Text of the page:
GREENVILLE, Pa.—Thiel College announces the inaugural Haer Family Symposium: Neuroscience Lecture Series on the College’s campus Tuesday through Thursday, April 1, 2 and 3.
The three-day event, which is open to the public, will feature experts in neuroscience, neurotechnology and neuroethics who will speak on themes related to leading-edge developments in medicine and their ethical implications.
Cleveland Clinic Foundation medical science professor John Gale, speaks Tuesday, April 1 at 4:30 p.m. An internationally recognized scientist in the area of brain function, Prof. Gale deals with such uniquely human issues as motivation, drug addiction and memory. His work has demonstrated the importance of looking at the brain as an electrical device. His talk, entitled “Examining Physiology and Function during Deep Brain Stimulation Surgeries,” in Thiel’s Lutheran Heritage Room.
The second day belongs to Case Western University medicine and bioengineering professor Cameron McIntyre. At 4:30 p.m. on Wednesday, April 2 in Thiel’s Lutheran Heritage Room, his lecture is entitled “Engineering the Next Generation of Neuromodulation Technology.” Interested in bringing mathematical rigor and insight to empirical research findings, Prof. McIntyre applies engineering principles and approaches to the study of brain function. This approach has enabled him to make remarkable contributions to brain engineering and improvements in neurological and psychiatric treatments.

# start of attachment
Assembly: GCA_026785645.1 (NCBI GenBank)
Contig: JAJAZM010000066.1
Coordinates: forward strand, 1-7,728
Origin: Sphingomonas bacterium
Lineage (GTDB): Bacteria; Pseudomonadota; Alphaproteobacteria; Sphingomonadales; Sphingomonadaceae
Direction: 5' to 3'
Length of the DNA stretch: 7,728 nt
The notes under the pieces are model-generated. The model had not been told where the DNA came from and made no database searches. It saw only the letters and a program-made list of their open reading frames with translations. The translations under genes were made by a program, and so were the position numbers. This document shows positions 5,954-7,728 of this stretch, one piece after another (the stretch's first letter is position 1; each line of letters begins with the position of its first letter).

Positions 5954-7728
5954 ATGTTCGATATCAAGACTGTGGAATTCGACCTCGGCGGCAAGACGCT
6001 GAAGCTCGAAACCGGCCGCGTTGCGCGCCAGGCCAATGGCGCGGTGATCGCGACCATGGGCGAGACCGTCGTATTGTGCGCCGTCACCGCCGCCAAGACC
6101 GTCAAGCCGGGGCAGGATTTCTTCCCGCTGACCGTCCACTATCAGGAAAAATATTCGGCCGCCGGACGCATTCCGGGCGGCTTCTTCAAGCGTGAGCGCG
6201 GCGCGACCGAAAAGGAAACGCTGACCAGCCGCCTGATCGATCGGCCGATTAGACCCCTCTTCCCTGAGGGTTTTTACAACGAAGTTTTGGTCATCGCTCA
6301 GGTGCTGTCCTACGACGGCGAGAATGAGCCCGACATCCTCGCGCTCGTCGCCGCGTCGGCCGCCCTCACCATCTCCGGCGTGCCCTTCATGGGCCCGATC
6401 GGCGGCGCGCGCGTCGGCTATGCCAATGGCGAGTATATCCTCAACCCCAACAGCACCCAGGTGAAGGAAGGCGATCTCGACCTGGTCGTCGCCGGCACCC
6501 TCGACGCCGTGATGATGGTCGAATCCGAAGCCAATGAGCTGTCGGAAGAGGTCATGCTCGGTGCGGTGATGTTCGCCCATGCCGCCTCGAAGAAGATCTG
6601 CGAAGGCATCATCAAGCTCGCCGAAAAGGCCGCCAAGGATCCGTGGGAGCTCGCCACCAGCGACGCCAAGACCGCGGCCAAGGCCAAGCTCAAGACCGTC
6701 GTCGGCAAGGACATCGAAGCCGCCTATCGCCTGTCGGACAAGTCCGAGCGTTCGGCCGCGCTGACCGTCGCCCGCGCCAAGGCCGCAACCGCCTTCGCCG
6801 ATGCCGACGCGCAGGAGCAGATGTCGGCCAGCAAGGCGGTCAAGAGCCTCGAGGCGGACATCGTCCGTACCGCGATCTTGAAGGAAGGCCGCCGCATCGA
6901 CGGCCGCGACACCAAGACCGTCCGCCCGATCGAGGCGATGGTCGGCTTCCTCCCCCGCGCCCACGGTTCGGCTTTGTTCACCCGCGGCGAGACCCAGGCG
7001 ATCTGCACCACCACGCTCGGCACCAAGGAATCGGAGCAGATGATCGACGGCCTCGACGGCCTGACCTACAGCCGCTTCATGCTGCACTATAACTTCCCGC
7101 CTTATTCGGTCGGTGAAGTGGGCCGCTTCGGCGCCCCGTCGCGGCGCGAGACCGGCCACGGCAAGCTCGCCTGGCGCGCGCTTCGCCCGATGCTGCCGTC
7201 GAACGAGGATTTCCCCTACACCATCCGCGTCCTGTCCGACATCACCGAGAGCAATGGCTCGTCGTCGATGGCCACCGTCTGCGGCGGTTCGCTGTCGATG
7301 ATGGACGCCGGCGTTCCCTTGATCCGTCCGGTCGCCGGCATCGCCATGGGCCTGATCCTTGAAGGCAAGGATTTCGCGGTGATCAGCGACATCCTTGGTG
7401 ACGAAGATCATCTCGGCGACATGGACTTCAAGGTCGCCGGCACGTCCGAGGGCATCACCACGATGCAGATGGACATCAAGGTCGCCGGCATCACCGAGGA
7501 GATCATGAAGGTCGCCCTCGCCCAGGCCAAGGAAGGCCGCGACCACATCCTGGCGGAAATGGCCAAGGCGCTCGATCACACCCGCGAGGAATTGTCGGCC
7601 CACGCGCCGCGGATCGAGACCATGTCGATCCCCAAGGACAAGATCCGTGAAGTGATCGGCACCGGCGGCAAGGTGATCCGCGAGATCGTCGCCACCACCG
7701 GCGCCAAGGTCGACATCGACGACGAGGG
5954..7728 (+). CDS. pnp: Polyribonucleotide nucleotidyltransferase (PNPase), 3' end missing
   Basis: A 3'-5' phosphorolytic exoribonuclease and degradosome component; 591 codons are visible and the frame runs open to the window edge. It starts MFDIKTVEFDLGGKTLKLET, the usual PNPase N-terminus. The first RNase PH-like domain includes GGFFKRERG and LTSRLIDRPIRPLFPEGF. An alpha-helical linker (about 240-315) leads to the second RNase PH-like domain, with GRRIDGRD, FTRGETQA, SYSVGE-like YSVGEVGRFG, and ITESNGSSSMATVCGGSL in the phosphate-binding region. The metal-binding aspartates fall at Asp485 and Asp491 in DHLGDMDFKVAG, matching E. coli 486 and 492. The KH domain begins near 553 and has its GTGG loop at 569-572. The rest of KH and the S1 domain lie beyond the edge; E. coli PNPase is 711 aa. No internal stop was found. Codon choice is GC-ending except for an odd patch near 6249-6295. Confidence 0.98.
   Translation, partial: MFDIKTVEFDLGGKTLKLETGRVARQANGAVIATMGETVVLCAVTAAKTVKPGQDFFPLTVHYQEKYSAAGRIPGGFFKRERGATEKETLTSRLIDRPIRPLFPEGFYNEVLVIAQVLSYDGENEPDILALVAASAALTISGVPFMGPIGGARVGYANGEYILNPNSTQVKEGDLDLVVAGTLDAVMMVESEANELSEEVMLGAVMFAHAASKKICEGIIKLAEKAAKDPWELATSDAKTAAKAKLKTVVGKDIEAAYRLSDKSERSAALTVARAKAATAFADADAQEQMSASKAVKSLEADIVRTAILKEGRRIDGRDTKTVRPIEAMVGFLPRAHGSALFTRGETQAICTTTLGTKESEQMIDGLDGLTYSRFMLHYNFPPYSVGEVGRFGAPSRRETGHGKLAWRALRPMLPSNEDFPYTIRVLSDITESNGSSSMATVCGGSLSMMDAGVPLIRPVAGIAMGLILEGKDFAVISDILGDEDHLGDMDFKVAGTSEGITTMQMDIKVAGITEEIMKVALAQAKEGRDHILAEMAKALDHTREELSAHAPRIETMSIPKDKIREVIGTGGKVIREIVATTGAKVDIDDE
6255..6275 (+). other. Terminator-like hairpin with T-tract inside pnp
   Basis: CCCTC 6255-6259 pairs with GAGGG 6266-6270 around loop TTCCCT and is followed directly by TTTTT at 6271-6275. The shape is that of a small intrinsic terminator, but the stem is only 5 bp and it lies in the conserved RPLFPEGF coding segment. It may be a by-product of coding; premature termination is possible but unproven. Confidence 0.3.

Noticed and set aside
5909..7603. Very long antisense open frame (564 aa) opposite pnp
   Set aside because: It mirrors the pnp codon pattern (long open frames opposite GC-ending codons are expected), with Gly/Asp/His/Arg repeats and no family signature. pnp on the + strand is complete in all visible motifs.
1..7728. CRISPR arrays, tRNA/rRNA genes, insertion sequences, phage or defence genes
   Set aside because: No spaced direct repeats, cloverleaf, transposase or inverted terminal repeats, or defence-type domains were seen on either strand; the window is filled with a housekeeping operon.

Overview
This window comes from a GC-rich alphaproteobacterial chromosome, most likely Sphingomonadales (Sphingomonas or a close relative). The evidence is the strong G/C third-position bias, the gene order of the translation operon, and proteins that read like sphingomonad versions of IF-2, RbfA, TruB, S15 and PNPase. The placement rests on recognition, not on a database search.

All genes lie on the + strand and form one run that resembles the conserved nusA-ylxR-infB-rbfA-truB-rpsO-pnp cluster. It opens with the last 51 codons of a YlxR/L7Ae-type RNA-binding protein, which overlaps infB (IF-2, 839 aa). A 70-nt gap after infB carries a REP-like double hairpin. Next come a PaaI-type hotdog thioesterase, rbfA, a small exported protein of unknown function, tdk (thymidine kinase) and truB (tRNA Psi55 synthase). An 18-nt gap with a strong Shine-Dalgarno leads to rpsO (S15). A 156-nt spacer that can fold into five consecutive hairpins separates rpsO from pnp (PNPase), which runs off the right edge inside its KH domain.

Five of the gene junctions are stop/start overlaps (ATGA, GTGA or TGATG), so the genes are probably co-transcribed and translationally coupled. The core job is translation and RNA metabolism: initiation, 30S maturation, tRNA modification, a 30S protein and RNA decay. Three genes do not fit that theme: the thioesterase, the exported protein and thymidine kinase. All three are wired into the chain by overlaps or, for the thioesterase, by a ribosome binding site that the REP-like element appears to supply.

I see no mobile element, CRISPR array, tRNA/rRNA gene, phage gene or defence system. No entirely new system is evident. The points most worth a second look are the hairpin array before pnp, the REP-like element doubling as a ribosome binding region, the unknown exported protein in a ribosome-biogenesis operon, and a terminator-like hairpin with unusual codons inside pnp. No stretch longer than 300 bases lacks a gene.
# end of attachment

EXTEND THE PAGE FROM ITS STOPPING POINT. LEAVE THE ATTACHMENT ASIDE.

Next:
The third day is in conjunction with the Community Medical Ethics Project and features Prof. Emily Bell of Canada’s Institut de recherches cliniques de Montreal. Two lectures entitled “On Target? How Research And Guidance Are Informing The Ethical And Social Challenges In Deep Brain Stimulation For Movement Disorders And Psychiatric Indications,” will take place from 1 to 3 p.m. and 6 to 8 p.m. , on Thursday, April 3 in Thiel’s Sawhill-Georgian Room. A noted ethicist, Prof. Bell studies laypeople and professionals’ responses to neuroscientific and neurotechnological advances.
The Haer Family Symposium takes its name from Thiel alumni Fred ’65 and Jill ’66 Haer, whose various companies have advanced neuroscientific research and helped to develop new neurological and psychiatric therapies. And, true to the College’s mission, the Haers have created opportunities for Thiel students to grow as learners and citizens.
The Community Medical Ethics Project is sponsored by UPMC Horizon, Thiel College, Holy Trinity Lutheran Church and St. Paul’s. The Projects’ mission is to provide opportunities for the community to gain a basic understanding of medical ethics and better equip them for making important decisions related to life and death issues in the course of health care.
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